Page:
In everyday speech we usually use the words “ethics” and “morals” as synonyms; however, there are important differences between the two terms, or at least this has been the case throughout history.
Although they are closely related, there are at least 6 differences between ethics and morals , and it is important not to confuse these concepts. These refer to multiple characteristics, both conceptual and epistemological.
Definition of ethics
Ethics is a branch of philosophy that studies and systematizes the concepts of good and evil, as well as other related concepts. This discipline aims to rationally define what constitutes a good or virtuous act, regardless of the culture in which it is framed.
Ethical systems, consisting of prescriptions regarding the patterns of behavior that people should follow, have traditionally been proposed from philosophy and religion.
Ethics is considered to have originated in the time of Ancient Greece ; the philosophy of Plato and Aristotle, as well as Stoicism or Epicureanism, are some of the earliest manifestations of the use of this term.
During the Middle Ages, the Christian ethic predominated in the Western world, subsequently expanding to much of the world. Later on, philosophers such as Descartes, Hume or Kant would recover ideas from the Greek masters and would contribute in a key way to the conception of the ethics of the following centuries.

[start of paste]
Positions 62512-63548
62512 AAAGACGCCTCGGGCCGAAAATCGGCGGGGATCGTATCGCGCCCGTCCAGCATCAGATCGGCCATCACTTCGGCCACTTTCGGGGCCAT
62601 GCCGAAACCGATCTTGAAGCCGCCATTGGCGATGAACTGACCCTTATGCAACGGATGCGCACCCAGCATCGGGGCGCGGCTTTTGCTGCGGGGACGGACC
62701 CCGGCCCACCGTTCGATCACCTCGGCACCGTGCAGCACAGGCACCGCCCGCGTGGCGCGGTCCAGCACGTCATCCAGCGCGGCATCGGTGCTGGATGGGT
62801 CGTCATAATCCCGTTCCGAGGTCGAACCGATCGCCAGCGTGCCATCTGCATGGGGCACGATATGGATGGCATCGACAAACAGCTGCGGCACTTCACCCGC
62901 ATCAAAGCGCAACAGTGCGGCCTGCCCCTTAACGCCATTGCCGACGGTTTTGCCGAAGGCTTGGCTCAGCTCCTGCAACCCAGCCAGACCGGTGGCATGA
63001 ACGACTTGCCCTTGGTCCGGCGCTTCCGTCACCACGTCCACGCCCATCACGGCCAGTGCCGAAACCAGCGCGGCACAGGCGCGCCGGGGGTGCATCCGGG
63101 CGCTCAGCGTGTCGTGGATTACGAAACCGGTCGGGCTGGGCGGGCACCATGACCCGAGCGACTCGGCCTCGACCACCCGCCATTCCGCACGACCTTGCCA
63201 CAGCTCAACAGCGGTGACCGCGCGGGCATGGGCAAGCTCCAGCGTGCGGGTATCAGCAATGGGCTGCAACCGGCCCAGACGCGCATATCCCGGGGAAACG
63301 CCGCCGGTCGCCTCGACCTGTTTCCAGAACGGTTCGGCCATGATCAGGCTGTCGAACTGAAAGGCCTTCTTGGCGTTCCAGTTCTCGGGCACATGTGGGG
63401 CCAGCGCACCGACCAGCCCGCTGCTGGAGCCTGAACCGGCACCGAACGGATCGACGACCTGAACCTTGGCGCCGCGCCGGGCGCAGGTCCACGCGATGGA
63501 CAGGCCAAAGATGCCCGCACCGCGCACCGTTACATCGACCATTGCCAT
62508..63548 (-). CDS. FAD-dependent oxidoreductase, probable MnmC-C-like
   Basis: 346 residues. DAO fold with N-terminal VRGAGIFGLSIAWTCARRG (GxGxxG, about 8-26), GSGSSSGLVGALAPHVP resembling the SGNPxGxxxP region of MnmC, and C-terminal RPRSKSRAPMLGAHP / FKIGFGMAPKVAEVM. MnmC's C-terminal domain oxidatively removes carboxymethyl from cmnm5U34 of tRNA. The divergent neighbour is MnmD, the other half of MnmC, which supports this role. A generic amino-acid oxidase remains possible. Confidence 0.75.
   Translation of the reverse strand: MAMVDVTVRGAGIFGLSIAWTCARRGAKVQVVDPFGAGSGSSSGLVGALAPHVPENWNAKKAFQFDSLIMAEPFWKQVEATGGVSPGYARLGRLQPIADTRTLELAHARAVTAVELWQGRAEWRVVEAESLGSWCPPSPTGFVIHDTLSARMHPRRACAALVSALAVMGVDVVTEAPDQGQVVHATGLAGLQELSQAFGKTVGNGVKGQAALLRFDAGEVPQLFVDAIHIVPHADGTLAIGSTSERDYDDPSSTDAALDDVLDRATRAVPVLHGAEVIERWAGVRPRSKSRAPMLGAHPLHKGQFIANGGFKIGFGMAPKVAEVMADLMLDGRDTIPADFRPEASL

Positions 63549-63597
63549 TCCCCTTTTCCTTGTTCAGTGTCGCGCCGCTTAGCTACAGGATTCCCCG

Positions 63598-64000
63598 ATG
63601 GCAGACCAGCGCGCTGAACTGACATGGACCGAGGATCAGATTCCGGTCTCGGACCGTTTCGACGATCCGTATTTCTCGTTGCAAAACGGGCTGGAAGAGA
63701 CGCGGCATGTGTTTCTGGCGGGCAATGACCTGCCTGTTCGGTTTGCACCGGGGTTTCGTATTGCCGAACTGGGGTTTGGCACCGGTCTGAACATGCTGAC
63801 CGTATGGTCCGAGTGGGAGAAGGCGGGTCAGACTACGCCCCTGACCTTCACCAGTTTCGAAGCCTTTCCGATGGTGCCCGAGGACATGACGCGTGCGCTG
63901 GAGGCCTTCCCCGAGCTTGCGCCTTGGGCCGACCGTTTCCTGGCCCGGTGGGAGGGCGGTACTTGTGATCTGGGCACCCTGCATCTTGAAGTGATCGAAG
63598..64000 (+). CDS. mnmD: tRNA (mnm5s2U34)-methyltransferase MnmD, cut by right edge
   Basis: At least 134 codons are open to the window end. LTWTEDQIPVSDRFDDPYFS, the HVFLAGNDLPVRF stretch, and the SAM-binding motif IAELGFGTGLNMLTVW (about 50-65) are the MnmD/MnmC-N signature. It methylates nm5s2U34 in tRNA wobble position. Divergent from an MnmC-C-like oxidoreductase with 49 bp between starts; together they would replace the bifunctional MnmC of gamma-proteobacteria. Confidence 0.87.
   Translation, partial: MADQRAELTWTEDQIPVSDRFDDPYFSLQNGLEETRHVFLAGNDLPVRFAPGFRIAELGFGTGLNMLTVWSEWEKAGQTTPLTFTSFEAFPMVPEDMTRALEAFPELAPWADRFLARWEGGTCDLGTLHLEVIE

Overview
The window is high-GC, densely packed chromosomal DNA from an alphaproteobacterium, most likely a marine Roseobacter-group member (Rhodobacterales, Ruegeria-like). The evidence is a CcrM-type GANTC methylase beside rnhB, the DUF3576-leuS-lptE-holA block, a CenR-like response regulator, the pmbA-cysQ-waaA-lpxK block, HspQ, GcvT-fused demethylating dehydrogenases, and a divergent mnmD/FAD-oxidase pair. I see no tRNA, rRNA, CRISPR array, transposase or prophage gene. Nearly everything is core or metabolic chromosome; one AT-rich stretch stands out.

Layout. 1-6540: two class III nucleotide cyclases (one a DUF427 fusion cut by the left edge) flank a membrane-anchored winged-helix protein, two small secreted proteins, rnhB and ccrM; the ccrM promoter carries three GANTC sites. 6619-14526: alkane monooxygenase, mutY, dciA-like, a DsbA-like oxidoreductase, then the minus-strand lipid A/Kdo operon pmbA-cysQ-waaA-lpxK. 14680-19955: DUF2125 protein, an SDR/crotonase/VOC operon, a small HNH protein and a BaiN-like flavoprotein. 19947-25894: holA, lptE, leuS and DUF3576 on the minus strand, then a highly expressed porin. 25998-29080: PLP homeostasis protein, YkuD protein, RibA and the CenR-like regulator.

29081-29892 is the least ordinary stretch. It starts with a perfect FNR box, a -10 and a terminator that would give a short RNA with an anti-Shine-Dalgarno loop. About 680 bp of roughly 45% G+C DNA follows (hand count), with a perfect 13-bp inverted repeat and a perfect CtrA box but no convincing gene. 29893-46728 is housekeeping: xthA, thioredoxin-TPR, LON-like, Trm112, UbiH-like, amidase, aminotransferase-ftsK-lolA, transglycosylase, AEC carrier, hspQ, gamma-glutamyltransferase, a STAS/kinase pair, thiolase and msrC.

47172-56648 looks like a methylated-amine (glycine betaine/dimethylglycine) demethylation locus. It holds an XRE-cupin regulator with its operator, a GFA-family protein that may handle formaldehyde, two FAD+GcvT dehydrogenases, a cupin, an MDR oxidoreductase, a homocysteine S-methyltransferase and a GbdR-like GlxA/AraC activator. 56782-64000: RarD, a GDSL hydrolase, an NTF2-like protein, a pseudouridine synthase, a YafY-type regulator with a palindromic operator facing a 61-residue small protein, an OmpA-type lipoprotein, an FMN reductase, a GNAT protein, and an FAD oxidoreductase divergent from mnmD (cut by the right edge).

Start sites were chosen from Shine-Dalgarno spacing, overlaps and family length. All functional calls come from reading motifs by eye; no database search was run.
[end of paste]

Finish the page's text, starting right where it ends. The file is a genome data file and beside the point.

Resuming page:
Definition of morality
Morality is defined as the set of rules that govern the behaviour of people who are part of a given society, so that they can contribute to the maintenance of stability and social structure .
The concept of morality is usually related to the conformity with the implicit and explicit laws of a social group, which are transmitted to individuals within the process of socialization to which they are submitted throughout their development. In this sense, morality starts from the traditions and values of the context in which we were raised.
Morality most likely arose as a natural consequence of the organization of human beings into groups. As societies became more complex, the norms of interaction that structured them would have been progressively transformed into moral rules and explicit laws, especially with the emergence of writing.
Religions have had a great historical weight in the establishment of moral codes. While in the western world Judaism and Christianity have largely determined social norms, in Asia it has been mainly Buddhism and Confucianism that have done so.